These examples will suffice. I didn't even bring up the examples of Moses and Enoch who both had issues with their sins and/or flaws. Nor the example of Jonah (whether the story actually occurred or not) who literally ran away from the Lord, but then came back around. King David might be the worst or, ironically, the best example for this too.


In light of all this, I had the realization a few years ago that the gap of where we are compared to where these holy men were is, perhaps, a lot smaller than we realize. In fact, I have learned that the category of people discussed above (which used to include myself) miss the point of a Savior that appears to come unto us when we make a little effort to come unto Him. It might just be that every step we take towards Him, he takes many steps towards us; not in an effort to water down whom he is, but in an effort to nurse us and help us make it fully back home to him.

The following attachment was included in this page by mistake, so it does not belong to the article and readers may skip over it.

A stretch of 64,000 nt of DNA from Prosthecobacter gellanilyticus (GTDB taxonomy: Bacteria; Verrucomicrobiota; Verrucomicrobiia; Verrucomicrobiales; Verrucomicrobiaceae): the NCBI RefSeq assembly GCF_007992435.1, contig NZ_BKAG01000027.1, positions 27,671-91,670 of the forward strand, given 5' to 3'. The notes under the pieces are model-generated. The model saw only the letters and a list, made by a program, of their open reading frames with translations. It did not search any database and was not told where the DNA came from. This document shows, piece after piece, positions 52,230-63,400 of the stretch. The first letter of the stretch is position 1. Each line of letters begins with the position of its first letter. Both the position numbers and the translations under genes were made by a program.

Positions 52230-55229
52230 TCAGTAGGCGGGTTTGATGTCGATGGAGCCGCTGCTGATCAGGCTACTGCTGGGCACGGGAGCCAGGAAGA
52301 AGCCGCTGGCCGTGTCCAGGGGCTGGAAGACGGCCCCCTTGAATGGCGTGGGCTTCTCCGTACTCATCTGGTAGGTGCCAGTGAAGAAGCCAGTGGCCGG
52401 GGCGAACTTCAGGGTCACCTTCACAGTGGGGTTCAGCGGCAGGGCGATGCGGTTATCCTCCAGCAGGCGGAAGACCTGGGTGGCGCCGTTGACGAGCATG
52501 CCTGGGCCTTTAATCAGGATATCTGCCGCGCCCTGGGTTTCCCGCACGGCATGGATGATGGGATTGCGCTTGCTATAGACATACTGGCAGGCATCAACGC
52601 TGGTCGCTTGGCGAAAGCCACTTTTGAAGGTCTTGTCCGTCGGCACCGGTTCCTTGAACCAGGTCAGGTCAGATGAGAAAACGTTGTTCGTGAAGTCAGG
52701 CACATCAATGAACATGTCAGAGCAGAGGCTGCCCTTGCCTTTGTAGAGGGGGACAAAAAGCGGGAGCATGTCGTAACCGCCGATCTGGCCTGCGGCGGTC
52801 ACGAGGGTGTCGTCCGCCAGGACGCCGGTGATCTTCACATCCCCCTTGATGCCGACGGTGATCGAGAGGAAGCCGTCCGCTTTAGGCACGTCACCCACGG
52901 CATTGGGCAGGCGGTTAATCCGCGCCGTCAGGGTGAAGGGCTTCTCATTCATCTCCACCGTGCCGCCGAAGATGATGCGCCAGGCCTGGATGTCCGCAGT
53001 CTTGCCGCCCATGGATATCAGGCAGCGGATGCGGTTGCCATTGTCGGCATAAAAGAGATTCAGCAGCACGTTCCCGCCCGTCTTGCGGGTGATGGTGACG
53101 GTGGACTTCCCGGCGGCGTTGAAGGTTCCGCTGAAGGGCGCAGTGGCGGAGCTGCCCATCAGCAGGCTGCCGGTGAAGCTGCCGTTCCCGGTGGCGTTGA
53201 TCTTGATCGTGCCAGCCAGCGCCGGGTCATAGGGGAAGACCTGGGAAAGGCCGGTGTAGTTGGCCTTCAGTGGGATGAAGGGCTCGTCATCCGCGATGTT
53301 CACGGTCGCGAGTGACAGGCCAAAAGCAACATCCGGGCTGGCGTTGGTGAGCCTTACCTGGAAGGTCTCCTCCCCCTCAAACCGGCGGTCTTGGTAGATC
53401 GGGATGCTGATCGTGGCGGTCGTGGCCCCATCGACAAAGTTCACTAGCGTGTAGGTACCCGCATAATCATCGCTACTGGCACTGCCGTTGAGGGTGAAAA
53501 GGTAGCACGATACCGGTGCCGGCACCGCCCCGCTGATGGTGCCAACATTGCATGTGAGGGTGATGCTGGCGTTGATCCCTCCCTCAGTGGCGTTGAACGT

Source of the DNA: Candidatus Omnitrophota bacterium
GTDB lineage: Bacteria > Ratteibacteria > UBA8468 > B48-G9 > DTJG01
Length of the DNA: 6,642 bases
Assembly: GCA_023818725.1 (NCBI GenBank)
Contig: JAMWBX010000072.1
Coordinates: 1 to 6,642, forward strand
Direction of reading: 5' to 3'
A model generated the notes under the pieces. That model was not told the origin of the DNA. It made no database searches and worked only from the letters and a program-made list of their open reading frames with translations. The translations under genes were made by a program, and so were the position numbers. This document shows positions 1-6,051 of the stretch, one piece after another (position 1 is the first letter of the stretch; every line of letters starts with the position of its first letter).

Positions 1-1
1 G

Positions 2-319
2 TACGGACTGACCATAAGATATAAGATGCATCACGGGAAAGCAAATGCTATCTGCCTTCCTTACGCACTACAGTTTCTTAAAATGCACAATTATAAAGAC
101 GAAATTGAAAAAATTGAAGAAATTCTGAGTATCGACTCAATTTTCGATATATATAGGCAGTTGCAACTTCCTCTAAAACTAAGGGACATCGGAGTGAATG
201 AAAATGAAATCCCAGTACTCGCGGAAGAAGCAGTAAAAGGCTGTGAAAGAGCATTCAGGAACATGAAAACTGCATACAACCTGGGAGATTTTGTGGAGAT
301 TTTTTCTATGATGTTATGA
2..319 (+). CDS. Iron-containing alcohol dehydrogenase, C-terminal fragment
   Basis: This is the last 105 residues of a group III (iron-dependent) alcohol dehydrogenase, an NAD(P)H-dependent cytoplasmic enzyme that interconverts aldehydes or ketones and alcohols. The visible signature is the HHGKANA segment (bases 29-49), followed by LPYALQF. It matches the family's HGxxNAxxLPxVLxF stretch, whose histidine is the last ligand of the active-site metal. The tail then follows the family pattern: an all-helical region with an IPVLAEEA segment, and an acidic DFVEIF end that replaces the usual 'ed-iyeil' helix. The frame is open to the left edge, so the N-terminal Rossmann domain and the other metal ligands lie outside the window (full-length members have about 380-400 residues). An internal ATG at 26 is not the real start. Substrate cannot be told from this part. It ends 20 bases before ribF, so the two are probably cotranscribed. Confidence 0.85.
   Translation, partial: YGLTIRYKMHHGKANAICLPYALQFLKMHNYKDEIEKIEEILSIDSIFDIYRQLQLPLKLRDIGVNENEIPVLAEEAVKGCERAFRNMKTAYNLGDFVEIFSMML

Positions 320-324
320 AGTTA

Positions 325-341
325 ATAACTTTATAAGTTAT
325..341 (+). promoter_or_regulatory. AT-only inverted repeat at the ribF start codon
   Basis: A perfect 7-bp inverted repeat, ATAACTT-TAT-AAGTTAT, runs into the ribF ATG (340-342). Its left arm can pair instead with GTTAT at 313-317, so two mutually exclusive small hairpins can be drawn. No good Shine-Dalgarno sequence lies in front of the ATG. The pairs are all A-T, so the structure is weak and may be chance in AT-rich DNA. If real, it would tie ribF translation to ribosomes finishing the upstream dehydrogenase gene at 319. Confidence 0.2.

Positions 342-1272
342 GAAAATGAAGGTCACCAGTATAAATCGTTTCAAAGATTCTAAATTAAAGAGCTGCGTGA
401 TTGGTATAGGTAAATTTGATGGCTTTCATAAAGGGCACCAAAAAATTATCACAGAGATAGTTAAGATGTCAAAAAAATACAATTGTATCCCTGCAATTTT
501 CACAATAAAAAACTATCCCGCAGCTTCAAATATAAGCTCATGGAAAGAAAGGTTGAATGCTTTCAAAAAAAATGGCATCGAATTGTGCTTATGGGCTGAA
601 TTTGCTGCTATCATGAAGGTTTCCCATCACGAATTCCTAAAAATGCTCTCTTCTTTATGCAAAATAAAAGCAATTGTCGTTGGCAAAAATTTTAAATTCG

I have learned that the coined phrase by King Lamoni's father, "I will give away all my sins to know thee", is not a requirement that needs to be met first. It is simply the attitude the Lord is asking for. He wants a broken heart and a contrite spirit. He wants to minister to us personally in the midst of our sins and afflictions. Isn't that the very purpose of His atoning sacrifice? Could it be that is what the phrase 'the condescension of God' is referring too? Therefore, our focus for too long has been on a quid-pro-quo view of salvation and/or our sins and weaknesses. This lengthy quote from Elder McConkie might put things into a better perspective:
"That all men commit sin, before and after baptism, and for that matter, before and after their calling and election is made sure, is self-evident. There has been only one Sinless One—the Lord Jesus who was God's own Son.